Monday, March 5, 2012

"Why Be Happy When You Could Be Normal?" by Jeanette Winterson

It's no surprise that even when Jeanette Winterson is telling her own story, it reads as prime-cut literature.

This reviewer has only read one of the author's books, "The Passion," but it is a favorite for its balance of poetry and lilting plainspeak, for its fitting a world into a slim volume without it ever seeming crowded or busy.

"You play, you win. You play you lose. You play."

Argue with that.

In "Why Be Happy When You Could Be Normal?" Winterson recounts just how many times literature, the consumption and creation of it, saved her from mental depression, while sounding more relevant than self-involved.

Her secret?

Literature and the knowledge of its purposes and uses: "Personal stories,” she writes, “work for other people when those stories become both paradigm and parables. The intensity of a story...releases into a bigger space than the one it occupied in time and place. The story crosses the threshold from my world into yours. We meet each other on the steps of the story."

Yes we do.

In the separation from her birth mother she sees a wound each accrues and helps herself and the reader by using the Grail Myth as analytical tool, the "Odyssey," and "Gulliver's Travels."

We’re talking about Jeanette Winterson, but we’re talking about books and other stuff, too. Her approach to time's unfolding and the best way to live it out is detailed through a poem by Marvell (with who we are unfamiliar), her blueprint for approaching society extracted from Gertrude Stein's "The Autobiography of Alice B. Toklas."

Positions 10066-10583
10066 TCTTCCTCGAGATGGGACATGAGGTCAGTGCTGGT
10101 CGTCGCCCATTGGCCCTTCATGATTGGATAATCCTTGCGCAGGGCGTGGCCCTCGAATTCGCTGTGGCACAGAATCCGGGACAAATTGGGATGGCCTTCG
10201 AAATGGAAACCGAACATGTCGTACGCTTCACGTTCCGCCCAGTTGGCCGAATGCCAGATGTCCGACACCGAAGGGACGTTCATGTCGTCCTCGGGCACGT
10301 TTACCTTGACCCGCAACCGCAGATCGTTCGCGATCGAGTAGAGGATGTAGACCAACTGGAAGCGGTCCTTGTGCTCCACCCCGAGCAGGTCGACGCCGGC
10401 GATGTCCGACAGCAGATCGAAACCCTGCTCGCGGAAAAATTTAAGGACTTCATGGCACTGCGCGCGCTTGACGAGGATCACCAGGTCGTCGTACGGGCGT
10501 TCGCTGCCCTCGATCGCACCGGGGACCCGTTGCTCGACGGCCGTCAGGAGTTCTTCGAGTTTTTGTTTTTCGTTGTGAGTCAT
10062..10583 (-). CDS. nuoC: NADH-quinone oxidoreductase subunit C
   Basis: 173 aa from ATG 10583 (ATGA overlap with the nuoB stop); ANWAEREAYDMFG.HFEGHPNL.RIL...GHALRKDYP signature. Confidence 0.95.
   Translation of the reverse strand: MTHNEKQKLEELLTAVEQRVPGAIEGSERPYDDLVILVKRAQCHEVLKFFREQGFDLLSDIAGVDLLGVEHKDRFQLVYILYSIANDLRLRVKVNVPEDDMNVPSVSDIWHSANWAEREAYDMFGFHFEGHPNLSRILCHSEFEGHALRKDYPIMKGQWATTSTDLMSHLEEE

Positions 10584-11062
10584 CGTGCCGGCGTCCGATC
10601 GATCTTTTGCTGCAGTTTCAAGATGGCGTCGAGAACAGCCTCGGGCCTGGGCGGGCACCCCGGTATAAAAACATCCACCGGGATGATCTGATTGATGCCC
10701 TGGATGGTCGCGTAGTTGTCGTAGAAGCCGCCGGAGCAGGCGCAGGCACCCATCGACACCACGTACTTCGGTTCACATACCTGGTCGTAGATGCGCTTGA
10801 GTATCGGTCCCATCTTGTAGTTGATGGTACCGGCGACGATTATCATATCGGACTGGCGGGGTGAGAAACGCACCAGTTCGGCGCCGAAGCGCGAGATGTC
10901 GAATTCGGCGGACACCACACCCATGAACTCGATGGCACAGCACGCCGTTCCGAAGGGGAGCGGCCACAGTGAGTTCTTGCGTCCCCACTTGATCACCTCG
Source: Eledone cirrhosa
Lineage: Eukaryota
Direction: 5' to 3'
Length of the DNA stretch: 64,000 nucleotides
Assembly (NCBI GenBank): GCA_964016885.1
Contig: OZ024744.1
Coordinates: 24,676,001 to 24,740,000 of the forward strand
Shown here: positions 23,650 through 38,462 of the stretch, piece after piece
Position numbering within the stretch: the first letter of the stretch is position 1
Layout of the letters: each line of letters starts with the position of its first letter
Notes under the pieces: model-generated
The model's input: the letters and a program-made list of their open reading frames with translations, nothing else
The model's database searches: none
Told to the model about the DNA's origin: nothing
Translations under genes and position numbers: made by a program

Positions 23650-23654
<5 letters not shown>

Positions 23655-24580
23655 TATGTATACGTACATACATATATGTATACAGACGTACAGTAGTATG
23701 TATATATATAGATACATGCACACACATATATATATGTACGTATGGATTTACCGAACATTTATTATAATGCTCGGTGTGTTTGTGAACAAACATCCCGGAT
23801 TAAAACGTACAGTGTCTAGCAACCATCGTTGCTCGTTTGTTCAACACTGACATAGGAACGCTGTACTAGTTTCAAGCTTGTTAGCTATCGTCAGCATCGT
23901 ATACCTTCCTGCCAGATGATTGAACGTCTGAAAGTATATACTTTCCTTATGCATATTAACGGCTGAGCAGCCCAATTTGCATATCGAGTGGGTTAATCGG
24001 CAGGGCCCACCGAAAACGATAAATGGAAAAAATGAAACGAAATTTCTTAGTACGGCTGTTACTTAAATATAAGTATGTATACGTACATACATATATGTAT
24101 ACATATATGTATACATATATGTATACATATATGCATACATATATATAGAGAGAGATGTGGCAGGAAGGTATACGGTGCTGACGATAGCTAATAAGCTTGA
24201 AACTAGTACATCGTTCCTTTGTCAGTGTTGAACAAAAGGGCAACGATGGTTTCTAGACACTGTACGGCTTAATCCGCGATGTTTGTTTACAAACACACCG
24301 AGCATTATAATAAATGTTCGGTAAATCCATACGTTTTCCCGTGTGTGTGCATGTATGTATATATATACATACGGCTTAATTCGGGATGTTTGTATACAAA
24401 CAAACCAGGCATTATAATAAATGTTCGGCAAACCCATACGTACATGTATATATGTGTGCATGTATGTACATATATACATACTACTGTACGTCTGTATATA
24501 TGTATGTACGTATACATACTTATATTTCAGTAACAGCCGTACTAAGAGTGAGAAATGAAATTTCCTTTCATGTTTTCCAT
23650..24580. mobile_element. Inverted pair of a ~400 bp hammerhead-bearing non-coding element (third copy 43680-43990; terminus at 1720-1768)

The arc of Winterson's tale runs from her adoption and subsequent rejection by her adoptive parents, through all the insecurity and drive the sadness engendered, and her return to face the ghosts of her past because they have backed her, a renowned and remunerated English lady of lit, into a corner.

She mines gold out of a dark and treacherous mire, and much the same goes for this piece, which, for all its lingering in the mind's forbidden corners, is mostly optimistic.

There are more than two chances in life, she writes, "many more - I know now, after fifty years, that the finding/losing, forgetting/remembering, leaving/returning, never stops. The whole of life is about another chance, and while we are alive, till the very end, there is always another chance."

Which is good news for most of us and break from a suffocating conventional wisdom.

Apart from this book's psychological meditations, Winterson is long-lived enough to recount for us a hidebound industrial northern England where beans and toast are a treat, the bathroom is out back, and your mother locks you in a the coal pit for punishment without going to jail.

For all the difficulties she associates with that time and place, and for all the shiver-inducing abuse of her adoptive mother -- “Mrs. Winterson” she dubs her -- the author is perfectly liberal in her nostalgia for a disappeared world, one that stood out from others and they from it, one less homogenized than our own and which is recorded here for our reading pleasure as well.

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